While many cities have been working to green their public transportation systems, rolling out hybrid buses, electric-vehicle fleets, and the like, San Francisco is one of the first to tackle that humdrum piece of transit street furniture: the bus shelter.
Mayor Gavin Newsom has cut the ribbon on the first of 1,200 new bus shelters the city plans to install over the next five years, and a third of them will be powered by solar arrays mounted on distinctive, wavelike canopies. The transparent, LED-lit unit, by local architecture firm Lundberg Design, was the winning entry in the San Francisco Municipal Transportation Agency’s design competition for the shelters, which drew 35 submissions.
Taking its cue from the shape of seismic shock waves, the canopy is made of recycled, 40 percent post-industrial polycarbonate, with a ribbon of solar cells running down its center. The photovoltaic (PV) material supplies power to a LED arrival-time display and to a push-button loudspeaker for visually impaired riders, with extra power being fed back into the grid. The architects were charged with designing a structure in three different sizes to suit a range of neighborhoods and inclines, so the 70 percent reclaimed steel frame uses a bolted assembly that references the city’s bridges and can expand from two panels to four. Convex bench seats shed debris and moisture, while also discouraging patrons from reclining—perhaps while using the shelter’s handy, integrated WiFi.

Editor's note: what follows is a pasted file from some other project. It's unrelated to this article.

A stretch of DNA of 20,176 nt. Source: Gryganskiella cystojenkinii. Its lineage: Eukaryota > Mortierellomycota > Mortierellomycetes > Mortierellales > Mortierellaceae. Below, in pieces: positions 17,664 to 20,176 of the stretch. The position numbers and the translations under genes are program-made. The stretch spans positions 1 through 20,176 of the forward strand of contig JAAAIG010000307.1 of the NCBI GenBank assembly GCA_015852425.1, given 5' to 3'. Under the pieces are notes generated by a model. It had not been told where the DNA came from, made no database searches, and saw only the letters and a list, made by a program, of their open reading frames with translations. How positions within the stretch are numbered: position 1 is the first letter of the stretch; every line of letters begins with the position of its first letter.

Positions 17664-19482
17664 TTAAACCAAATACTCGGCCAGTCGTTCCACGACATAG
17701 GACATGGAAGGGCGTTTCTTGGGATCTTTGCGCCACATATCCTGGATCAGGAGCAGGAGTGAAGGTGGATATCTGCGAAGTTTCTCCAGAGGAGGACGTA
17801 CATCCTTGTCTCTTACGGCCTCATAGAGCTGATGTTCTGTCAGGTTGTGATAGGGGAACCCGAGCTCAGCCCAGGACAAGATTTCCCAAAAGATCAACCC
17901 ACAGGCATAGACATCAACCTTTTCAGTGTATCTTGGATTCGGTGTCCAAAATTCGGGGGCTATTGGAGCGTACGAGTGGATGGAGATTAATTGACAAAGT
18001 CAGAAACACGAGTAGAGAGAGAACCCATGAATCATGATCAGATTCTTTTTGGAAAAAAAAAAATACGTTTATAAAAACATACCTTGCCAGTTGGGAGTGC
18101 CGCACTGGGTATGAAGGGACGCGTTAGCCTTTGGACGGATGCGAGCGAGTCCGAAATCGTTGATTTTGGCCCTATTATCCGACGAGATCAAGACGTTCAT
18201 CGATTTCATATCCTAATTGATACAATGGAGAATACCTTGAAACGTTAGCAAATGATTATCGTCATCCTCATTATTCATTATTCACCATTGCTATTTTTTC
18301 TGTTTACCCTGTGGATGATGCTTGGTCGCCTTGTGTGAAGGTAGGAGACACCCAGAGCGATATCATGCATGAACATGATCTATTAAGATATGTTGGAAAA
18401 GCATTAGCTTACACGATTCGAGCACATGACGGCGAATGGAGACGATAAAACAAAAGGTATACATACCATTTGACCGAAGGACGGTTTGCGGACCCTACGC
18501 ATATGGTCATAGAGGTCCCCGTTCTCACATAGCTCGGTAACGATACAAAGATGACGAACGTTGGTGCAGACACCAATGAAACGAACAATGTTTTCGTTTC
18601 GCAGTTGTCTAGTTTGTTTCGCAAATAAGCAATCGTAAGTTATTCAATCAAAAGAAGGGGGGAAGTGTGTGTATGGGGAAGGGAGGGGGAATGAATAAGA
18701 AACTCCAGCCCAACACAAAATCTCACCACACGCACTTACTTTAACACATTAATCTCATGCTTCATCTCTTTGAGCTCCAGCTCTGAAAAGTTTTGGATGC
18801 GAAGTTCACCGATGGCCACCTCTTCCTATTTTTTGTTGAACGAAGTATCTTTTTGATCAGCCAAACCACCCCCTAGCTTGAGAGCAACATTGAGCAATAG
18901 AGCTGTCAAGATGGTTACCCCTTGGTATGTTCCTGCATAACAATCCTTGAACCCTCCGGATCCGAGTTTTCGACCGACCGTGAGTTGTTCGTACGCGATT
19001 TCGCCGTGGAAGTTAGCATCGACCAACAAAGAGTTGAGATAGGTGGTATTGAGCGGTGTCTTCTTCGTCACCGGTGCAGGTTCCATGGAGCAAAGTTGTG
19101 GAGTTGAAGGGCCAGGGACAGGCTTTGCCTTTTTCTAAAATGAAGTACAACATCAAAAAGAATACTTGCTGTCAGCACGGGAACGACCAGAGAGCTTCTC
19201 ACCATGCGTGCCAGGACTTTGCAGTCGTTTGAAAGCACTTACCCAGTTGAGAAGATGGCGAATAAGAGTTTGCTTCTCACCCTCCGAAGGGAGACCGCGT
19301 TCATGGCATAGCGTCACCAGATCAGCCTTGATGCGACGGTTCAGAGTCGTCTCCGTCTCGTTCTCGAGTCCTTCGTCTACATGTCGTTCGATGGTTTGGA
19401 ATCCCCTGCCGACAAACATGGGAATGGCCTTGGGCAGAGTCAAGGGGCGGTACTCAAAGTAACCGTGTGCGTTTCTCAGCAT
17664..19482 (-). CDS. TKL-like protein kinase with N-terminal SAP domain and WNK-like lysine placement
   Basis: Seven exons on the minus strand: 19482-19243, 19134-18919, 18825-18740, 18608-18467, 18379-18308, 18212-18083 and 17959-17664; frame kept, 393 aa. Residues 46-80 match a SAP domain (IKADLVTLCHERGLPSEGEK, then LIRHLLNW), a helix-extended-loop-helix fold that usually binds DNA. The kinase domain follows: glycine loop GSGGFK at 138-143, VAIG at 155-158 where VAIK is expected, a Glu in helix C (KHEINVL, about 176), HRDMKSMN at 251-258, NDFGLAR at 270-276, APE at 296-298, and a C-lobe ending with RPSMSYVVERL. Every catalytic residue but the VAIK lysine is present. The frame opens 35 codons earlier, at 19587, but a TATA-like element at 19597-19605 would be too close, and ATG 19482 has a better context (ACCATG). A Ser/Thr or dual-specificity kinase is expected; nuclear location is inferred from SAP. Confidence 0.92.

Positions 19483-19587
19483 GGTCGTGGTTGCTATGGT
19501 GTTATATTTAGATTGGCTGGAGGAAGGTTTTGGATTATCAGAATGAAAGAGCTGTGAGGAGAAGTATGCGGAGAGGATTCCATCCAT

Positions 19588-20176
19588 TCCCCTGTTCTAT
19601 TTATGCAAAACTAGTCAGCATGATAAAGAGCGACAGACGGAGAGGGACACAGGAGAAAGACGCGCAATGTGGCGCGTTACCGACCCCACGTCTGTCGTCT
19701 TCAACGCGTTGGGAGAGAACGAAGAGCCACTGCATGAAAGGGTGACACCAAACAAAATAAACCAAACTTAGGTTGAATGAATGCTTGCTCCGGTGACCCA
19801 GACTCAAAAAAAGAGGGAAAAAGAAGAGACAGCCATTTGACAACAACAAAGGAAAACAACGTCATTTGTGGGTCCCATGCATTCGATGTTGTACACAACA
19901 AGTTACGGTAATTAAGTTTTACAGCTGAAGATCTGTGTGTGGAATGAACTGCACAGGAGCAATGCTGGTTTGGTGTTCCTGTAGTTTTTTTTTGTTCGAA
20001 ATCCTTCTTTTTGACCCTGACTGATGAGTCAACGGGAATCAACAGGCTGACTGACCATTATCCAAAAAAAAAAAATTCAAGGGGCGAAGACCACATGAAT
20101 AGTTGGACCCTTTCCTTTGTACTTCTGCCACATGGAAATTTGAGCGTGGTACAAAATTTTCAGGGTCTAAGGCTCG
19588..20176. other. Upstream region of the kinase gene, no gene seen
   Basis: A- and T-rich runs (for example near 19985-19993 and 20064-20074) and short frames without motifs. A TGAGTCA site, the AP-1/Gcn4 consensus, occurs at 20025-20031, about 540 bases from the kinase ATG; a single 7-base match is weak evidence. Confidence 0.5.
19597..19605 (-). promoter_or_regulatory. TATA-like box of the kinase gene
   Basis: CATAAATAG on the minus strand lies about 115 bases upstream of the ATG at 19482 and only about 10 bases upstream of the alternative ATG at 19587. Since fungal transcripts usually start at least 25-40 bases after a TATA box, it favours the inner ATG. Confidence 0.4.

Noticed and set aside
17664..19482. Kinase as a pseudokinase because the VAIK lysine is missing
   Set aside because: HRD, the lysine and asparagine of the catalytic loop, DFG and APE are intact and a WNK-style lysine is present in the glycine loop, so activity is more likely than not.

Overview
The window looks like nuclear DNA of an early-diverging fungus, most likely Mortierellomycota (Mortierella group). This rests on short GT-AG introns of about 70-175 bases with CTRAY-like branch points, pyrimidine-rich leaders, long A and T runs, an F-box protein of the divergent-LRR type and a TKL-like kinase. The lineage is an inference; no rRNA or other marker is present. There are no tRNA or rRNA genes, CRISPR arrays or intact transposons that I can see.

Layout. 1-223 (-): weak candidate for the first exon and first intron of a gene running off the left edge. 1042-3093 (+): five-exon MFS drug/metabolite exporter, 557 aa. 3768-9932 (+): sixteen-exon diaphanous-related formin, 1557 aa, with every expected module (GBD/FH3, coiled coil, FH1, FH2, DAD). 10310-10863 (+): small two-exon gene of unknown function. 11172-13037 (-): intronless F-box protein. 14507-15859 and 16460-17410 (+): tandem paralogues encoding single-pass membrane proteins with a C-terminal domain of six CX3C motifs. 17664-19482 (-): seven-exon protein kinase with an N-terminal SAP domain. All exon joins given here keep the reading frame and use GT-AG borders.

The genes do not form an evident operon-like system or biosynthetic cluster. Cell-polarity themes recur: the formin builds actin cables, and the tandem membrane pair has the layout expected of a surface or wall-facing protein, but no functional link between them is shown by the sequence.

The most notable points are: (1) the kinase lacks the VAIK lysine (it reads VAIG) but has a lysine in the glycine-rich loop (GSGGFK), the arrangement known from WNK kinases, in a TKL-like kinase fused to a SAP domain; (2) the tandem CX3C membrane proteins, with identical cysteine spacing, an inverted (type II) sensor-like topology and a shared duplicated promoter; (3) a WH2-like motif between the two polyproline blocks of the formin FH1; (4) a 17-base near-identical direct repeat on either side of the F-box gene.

As the remaining units are rolled out over the coming years, the city and project sponsor Clear Channel—which is funding the fabrication of the new shelters in return for a share of the advertising revenue over the next 15 years—expect them to become not only a symbol of San Francisco’s sustainable future, but also a model for public transit systems across the country. And at $25,000 to $30,000 each, they’re also a model of what the right sponsor can do for a city’s image.